Arts & Culture

Stars uses uncertainty to conquer

Stars w/Hey Rosetta!
Winspear Centre
Wednesday, Feb. 25

Just because a band becomes notorious doesn’t mean they have it all figured out.

Canadian band Stars is 15 years into a successful career and still doesn’t know what’s in store for them. It may seem certain that Stars will continue to be a Canadian indie powerhouse for years to come, but Evan Cranley, original member and bass player of the band, feels differently in regards to certainty.

“(Uncertainty) is a motivational part, not really knowing what we’re gonna do (after the tour),” Cranley says. “That’s just gonna push us to work harder and really feel the moment.”

Still flying by the seat of their pants after such a long history as a band may seem unnecessary, but it works for Stars. Using the uncertainty of the future to their advantage, they’ve created a rock record with all the immediacy of disco and the fun of pop. Recorded in their Montreal studio above a discotheque, Cranley mentions there was little divide between the party going on downstairs, and the recording session upstairs. Out of the unconventional sound mixing came No One is Lost.

“There were times when we were actually sampling the house DJs and the crowd noises,” Cranley says. “We basically used that space and the party that was happening downstairs as a direct influence.”

While the band’s influences range from Metric and Yeah Yeah Yeahs to modern R&B, Stars has never made the same record twice. Instead of falling back on their quieter, more orchestral sound from their first few albums, No One is Lost takes a poppier turn, quite different from Stars’ back catalog. Without being positive of where they will go next, Cranley says inspiration can come from anywhere, and thus creates a new sound with each release.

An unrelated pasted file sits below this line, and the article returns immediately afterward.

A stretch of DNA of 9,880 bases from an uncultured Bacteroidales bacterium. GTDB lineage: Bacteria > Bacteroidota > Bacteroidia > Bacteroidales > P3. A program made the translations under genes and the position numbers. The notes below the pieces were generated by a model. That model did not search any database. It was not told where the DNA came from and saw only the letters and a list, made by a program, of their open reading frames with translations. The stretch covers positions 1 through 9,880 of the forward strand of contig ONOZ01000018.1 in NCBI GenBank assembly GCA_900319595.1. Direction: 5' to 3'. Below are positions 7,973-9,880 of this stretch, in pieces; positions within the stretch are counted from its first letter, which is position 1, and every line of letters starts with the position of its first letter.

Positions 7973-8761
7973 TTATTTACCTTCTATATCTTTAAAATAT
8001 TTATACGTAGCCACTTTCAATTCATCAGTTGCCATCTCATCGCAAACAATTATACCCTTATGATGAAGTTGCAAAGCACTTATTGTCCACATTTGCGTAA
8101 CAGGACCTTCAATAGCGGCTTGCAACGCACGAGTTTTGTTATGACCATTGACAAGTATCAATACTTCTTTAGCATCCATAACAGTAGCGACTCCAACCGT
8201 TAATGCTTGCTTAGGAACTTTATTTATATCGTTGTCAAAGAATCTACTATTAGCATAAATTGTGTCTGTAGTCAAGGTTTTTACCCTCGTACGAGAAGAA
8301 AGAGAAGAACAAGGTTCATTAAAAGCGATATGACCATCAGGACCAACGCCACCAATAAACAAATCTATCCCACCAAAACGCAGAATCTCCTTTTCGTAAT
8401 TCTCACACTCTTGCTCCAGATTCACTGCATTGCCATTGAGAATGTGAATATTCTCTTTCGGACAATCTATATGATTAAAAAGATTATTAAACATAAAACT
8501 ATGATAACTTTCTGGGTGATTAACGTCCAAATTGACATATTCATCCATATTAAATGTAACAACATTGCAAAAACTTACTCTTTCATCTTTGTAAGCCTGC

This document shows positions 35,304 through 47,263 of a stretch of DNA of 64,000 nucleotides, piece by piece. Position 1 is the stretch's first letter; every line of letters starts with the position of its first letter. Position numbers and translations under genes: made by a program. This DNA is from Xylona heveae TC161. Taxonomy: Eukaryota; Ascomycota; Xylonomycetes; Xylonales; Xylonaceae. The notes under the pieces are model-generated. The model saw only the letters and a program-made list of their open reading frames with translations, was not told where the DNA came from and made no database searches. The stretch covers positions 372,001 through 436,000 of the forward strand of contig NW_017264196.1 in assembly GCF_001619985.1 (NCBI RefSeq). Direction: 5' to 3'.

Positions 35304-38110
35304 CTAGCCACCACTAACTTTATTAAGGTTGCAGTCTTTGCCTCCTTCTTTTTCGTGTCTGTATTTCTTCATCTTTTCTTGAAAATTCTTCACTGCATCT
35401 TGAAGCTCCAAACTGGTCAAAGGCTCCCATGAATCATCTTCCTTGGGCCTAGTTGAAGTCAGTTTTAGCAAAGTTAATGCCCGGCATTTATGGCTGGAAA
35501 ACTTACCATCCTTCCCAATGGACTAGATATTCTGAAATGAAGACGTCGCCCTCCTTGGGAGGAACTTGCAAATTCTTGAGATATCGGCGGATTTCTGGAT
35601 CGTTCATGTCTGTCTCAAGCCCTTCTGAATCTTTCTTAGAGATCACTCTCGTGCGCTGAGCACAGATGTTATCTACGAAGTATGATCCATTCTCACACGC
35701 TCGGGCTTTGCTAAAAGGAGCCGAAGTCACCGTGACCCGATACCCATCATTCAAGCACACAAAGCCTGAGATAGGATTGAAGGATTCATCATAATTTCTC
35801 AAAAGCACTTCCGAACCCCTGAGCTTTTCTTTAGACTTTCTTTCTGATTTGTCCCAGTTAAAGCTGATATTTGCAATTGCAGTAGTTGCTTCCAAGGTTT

“Instead of always going back to the same inspiration, I think it’s important to choose your inspiration record to record,” Cranley notes.
Uncertainty may leave Stars teetering on the edge of the unknown, but it has paid off for them greatly in the form of sold-out shows and widespread critical acclaim in the form of two Juno nominations and two Polaris prize nominations. One could argue that the reason for Stars’ success is the very uncertainty that they battle constantly.

“With any artistic thing, there’s a very insecure relationship you have with what you do because you’re literally falling off a cliff,” Cranley mentions. “Sometimes you don’t really know what the future looks like.”

Stars isn’t a careless band blindly making their way through the music industry, surviving only on luck. Instead, they simply understand that their band is a living, breathing thing. Like all things that are alive, it’s subject to its own mortal condition, and one day must reach an inevitable expiration date.

Harnessing uncertainty as their vice, Stars continues to put out music that resonates with a modern audience. While they’ve been in the game for a long time, Stars isn’t ready to retire to the history books quite yet. They don’t know exactly what the future will hold, but know that they don’t want to be forgotten anytime soon.

“You gotta remind yourself this career’s not gonna last forever, hopefully a while longer still” Cranley reflects, “I can’t look ahead right now because it seems so good right now.“

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